Award Date


Degree Type


Degree Name

Doctor of Philosophy in Biological Sciences


Biological Science

First Committee Member

Javier A. Rodriguez

Second Committee Member

Allen G. Gibbs

Third Committee Member

Daniel B. Thompson

Fourth Committee Member

Manuel S. Leal

Fifth Committee Member

Jefferson W. Kinney

Number of Pages



Tradeoffs in life history evolution result from conflicts in the time and energy that can be simultaneously invested in activities such as growth, reproduction, and survival. Reproduction is an energetically costly activity for organisms, and is known to elicit alterations in the daily activity patterns of individuals. I investigated reproductive tradeoffs in the Arizona Bark Scorpion,Centruroides sculpturatus. To better understand the nature of tradeoffs in this species, I examined the influence of reproductive state on the predatory efficiency and thermal preference of reproductive females. Further, I examined the influence of reproductive activities (i.e. gestation) on the ability of reproductive females to conserve water at high temperatures. Finally, I used morphometric analyses to investigate tradeoffs in weapon and ornament allometry in male and femaleC. sculpturatus. To examine tradeoffs that occurred between reproductive activities and the predatory efficiency of femaleC. sculpturatus, I conducted prey handling trials of non-gravid and gravid females and compared the time it took them to successfully capture and subdue a prey item (Common House Cricket,Acheta domesticus). Using Survival Analyses, I determined that pregnancy did not significantly reduce the predatory efficiency of gravid femaleC. sculpturatus, which suggests that gravid females can maintain their predatory abilities despite significant increases in body mass and the physiological costs associated with gestation. However, all femaleC. sculpturatusexhibiting maternal care (i.e. carrying offspring) were unable to capture prey during the trial period, suggesting that brooding behaviors incur substantial energetic costs for femaleC. sculpturatus. Thus, femaleC. sculpturatusexperience a tradeoff between caring for current offspring and their ability to acquire resources during the brooding period. Next, to examine the influence of reproductive state on the thermal preference of females, I designed and constructed a thermal gradient, and recorded the body temperatures (Tb) of non-gravid and gravid females over a 24 hour period. Using Profile Analysis, I documented that gravid females selected significantly higher diurnal and nocturnal Tb than non-gravid females. The selection of higher Tb by gravidC. sculpturatusmay improve offspring fitness by facilitating favorable temperatures for embryonic development. However, the preferred Tb of gravid females was close to their critical maximum temperature, which may significantly increase their risk of heat-induced mortality. The morphological (increased body mass) and physiological (increased metabolic rate) changes that occur in reproductive females can increase their susceptibility to water loss, compared to non-reproductive females. To compare rates of water loss between non-gravid and gravid females, I measured their water loss rates using flow-through respirometry. Gravid femaleC. sculpturatuslost water significantly faster than non-gravid females. This is another tradeoff experienced by reproductiveC. sculpturatus, because engaging in current reproduction (i.e. gestation) may increase their risk of mortality through desiccation at higher temperatures. Finally, to examine possible tradeoffs in weapon and ornament allometry inC. sculpturatus, I measured the length of several distinct morphological characters: carapace, mesosoma, metasomal segments I-V, telson, chela, and walking legs I and IV. Using Principal Component Analysis, Analysis of Covariance, and a correlation analysis, I compared the relative sizes of traits between male and femaleC. sculpturatus. There is sexual dimorphism in the size of the chelae and tail inC. sculpturatus, as females had larger chelae than males, and males had significantly longer tails than females. Males exhibited a negative correlation between the relative size of weapons and ornaments (chelae and tail) and total body length (carapace + mesosoma length), because individuals with relatively larger chelae and tails possessed relatively shorter bodies. These data demonstrate the negative influence that weapon development can have on the resources allocated to other body parts. In femaleC. sculpturatus, increases in the relative size of the mesosoma were negatively correlated with the size of the chelae, carapace, and the length of leg IV. Thus, it appears that the allocation of energetic resources to a structure (the mesosoma) that influences reproductive output may reduce the energy available for weapon development and somatic growth in different regions of the female's body. These intersexual differences in the body allometry of male and femaleC. sculpturatuslikely reflect the influence that sexual selection can exert on particular traits. Understanding the mechanisms that generate these tradeoffs in life history evolution may help elucidate factors that lead to diversity in the behaviors and reproductive strategies of species in nature.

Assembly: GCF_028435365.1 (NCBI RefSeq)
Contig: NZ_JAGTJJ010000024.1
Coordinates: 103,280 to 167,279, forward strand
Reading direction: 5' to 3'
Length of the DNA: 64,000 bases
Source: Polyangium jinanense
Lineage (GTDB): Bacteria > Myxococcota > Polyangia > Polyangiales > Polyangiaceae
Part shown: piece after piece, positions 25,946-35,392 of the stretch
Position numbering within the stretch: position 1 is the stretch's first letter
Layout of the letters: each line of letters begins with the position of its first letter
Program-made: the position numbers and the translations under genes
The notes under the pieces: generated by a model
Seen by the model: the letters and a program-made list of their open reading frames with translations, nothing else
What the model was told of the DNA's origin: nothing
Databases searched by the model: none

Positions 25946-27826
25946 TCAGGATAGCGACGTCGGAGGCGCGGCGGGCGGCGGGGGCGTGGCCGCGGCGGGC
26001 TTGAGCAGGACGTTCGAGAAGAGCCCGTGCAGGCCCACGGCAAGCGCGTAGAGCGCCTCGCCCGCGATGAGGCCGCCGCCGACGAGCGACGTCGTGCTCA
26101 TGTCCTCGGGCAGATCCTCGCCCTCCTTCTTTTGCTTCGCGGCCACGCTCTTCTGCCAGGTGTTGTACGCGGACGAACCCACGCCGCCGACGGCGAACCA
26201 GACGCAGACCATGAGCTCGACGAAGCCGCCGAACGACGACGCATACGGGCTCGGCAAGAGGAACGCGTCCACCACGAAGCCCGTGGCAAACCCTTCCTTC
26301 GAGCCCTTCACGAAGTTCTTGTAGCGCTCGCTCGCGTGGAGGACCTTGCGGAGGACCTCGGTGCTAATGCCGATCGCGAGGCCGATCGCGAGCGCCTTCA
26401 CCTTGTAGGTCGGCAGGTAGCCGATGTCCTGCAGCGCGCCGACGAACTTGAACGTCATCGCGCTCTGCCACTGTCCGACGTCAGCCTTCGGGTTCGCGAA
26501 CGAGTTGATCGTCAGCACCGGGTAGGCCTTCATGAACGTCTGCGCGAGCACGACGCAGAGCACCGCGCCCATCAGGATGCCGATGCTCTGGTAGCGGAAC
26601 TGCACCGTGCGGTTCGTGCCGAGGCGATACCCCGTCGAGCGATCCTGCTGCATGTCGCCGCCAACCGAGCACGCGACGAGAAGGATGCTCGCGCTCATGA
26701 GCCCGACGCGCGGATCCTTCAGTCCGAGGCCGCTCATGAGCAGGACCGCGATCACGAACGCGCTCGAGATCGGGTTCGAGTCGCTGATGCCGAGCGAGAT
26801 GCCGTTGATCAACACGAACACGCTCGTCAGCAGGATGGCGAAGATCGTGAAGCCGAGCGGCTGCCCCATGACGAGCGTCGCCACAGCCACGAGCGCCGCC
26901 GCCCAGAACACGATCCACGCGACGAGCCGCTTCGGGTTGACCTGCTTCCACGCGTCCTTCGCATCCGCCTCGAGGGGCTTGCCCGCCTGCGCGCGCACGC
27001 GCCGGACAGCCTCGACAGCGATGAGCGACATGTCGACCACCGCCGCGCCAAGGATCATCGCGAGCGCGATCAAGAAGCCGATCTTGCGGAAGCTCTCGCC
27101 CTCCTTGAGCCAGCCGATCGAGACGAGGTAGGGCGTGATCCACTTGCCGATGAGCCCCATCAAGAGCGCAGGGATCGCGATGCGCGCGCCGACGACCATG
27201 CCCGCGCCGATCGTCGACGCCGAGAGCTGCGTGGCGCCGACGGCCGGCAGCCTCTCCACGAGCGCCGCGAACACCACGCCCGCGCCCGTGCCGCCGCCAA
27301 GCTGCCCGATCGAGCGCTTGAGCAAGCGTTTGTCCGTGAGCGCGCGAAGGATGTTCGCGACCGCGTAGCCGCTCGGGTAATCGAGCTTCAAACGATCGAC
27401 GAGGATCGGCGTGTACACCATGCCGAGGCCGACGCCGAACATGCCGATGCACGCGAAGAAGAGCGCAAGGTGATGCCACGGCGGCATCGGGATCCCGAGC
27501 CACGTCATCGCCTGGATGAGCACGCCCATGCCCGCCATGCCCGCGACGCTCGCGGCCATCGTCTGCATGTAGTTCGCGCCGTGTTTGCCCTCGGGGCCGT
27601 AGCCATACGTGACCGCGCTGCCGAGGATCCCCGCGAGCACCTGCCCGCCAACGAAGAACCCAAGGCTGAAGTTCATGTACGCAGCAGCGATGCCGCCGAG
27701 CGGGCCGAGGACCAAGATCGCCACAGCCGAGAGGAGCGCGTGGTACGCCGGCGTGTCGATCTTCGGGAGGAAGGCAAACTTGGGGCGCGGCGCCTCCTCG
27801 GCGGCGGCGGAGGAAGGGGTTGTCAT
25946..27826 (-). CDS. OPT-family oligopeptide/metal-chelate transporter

Arizona Bark Scorpions; Bioenergetics; Centruroides; Centruroides sculpturatus; Reproduction; Scorpions


Animal Sciences | Biology | Medical Physiology | Other Animal Sciences | Physiology